Human resource issues at the individual level address the decisions most pertinent to specific employees. These individual challenges almost always reflect what is happening in the larger organization. For instance, technology affects individual productivity; it also has ethical ramifications in terms of how information is used to make HR decisions (for example, use of credit or medical history data to decide whom to hire). How the company treats its individual employees is also likely to affect the organizational challenges we discussed earlier. For example, if many key employees leave the firm to join competitors, the organization’s competitive position is likely to be affected. In other words, there is a two-way relationship between organizational and individual challenges. This is unlike the relationship between environmental and organizational challenges, in which the relationship goes only one way few organizations can have much impact on the environment. The most important individual challenges today involve, productivity, empowerment, brain drain, job security and matching people and organizations.
Productivity is a measure of how much value individual employees add to the goods or services that the organization produces. The greater the output per individual, the higher the organization’s productivity. Two important factors that affect individual productivity are ability and motivation. Employee ability, competence in performing a job, can be improved through a hiring and placement process that selects the best individuals for the job. It can also be improved through training and career development programs designed to sharpen employees’ skills and prepare them for additional responsibilities. Motivation refers to a person’s desire to do the best possible job or to exert the maximum effort to perform assigned tasks. Motivation energizes, directs, and sustains human behavior. A growing number of companies recognize that employees are more likely to choose a firm and stay there if they believe that it offers a high quality of work life (QWL).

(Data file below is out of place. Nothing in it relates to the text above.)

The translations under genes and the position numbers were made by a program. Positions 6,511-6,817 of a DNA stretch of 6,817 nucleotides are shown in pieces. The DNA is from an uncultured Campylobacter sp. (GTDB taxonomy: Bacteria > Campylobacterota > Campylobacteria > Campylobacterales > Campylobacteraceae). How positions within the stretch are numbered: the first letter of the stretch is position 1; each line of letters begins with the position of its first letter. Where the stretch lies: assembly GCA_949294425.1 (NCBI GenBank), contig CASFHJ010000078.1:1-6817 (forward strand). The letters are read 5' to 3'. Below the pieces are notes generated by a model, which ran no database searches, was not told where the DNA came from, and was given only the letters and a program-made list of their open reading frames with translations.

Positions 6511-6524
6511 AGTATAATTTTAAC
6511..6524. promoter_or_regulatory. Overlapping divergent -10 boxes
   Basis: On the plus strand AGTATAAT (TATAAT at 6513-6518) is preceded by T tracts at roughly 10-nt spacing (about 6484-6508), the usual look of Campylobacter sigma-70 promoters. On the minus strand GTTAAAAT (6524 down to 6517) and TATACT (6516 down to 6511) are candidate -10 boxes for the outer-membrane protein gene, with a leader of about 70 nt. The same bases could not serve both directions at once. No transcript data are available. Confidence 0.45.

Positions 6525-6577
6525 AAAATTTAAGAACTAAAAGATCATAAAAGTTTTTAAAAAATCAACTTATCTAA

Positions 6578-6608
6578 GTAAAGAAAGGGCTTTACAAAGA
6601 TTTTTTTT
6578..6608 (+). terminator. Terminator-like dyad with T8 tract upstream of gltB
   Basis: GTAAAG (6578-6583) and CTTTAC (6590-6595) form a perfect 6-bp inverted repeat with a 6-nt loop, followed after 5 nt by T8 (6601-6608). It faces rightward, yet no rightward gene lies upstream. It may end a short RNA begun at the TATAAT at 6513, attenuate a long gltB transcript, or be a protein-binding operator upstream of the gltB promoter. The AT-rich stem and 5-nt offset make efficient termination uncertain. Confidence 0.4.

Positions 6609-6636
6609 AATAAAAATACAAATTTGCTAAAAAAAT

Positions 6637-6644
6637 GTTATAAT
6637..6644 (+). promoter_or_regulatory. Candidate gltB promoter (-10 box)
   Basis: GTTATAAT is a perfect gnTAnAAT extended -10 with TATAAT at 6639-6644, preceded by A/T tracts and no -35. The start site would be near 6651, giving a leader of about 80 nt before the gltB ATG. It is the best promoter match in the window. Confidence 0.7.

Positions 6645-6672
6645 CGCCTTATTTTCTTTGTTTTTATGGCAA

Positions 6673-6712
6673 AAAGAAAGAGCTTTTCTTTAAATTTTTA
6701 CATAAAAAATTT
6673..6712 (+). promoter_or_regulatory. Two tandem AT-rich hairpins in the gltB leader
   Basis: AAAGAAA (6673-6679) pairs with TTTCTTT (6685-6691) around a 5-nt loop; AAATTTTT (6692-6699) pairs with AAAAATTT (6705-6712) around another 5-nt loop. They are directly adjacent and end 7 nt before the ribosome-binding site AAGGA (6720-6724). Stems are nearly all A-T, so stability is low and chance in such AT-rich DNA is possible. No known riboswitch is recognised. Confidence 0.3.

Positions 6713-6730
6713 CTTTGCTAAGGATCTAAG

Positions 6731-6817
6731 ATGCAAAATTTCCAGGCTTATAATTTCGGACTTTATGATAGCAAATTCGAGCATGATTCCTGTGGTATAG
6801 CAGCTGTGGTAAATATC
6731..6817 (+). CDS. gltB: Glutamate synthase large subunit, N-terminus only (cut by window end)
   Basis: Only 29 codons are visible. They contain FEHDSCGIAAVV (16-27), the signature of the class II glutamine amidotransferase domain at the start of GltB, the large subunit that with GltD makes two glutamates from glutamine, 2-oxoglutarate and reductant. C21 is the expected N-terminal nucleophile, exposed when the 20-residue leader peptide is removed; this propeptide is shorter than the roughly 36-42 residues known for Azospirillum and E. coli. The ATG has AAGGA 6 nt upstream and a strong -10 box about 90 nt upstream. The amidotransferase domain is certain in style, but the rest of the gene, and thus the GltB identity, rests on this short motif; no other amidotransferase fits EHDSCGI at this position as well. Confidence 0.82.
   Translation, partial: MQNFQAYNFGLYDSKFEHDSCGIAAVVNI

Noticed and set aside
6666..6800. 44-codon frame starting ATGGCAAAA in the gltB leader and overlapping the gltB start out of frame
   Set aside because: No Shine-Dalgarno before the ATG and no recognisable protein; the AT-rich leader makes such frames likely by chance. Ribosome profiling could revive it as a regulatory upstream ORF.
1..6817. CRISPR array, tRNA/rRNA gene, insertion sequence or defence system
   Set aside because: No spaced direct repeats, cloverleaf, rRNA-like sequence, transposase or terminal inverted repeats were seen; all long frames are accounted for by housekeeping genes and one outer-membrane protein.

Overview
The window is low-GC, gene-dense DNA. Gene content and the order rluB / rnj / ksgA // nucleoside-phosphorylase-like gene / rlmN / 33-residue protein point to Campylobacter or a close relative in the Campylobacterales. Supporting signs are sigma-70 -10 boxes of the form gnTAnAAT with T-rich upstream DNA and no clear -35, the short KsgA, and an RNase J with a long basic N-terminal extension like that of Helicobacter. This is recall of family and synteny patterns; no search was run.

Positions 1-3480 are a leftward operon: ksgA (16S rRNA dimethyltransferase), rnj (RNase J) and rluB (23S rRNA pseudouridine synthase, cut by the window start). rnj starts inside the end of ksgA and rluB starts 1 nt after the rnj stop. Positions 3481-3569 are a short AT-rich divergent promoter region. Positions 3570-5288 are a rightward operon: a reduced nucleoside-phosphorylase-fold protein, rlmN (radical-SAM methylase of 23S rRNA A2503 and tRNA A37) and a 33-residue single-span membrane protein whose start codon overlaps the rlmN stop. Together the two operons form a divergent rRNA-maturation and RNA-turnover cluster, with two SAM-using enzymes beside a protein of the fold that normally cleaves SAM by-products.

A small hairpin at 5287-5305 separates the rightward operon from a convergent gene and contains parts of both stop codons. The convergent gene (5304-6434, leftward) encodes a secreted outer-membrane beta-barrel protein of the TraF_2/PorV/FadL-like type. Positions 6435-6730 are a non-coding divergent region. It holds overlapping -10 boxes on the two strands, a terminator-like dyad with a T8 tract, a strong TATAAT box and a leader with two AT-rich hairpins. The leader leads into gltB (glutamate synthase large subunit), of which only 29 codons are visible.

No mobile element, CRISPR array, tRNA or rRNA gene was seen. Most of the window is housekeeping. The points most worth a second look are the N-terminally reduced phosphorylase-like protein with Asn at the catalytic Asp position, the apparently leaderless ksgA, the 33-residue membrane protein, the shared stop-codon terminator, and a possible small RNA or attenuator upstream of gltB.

In recent years many firms have reduced employee dependence on superiors and placed more emphasis on individual control over (and responsibility for) the work that needs to be done. This process has been labeled empowerment because it transfers direction from an external source (normally the immediate supervisor) to an internal source (the individual’s own desire to do well). In essence, the process of empowerment entails providing workers with the skills and authority to make decisions that would traditionally be made by managers. The goal of empowerment is an organization consisting of enthusiastic, committed people who perform their work ably because they believe in it and enjoys doing it (internal control). This situation is in stark contrast to an organization that gets people to work as an act of compliance to avoid punishment (for example, being fired) or to qualify for a paycheck (external control).
Flextime – the practice of permitting employees to choose, with certain limitations, their own working hours. Compressed Workweek-any arrangement of work hours that permits employees to fulfill their work obligation in fewer days than the typical five-day workweek. This approach adds many highly qualified individuals to the labor market by permitting both employment and family needs to be addressed. Workplace flexibility is expected to be on the rise as the future workplace, the ‘virtual office’ is characterized by creative and flexible work arrangements. As more employees work off-site-up to two thirds of an organization in the 21st century – there will be an increase in emphasis on performance and results as opposed to the number of hours worked. In addition, off-site employees can expect to attend fewer meetings. Specified work will become much more collaborative and management will spend nearly all its time managing cross-functional work teams who enjoy a lot of autonomy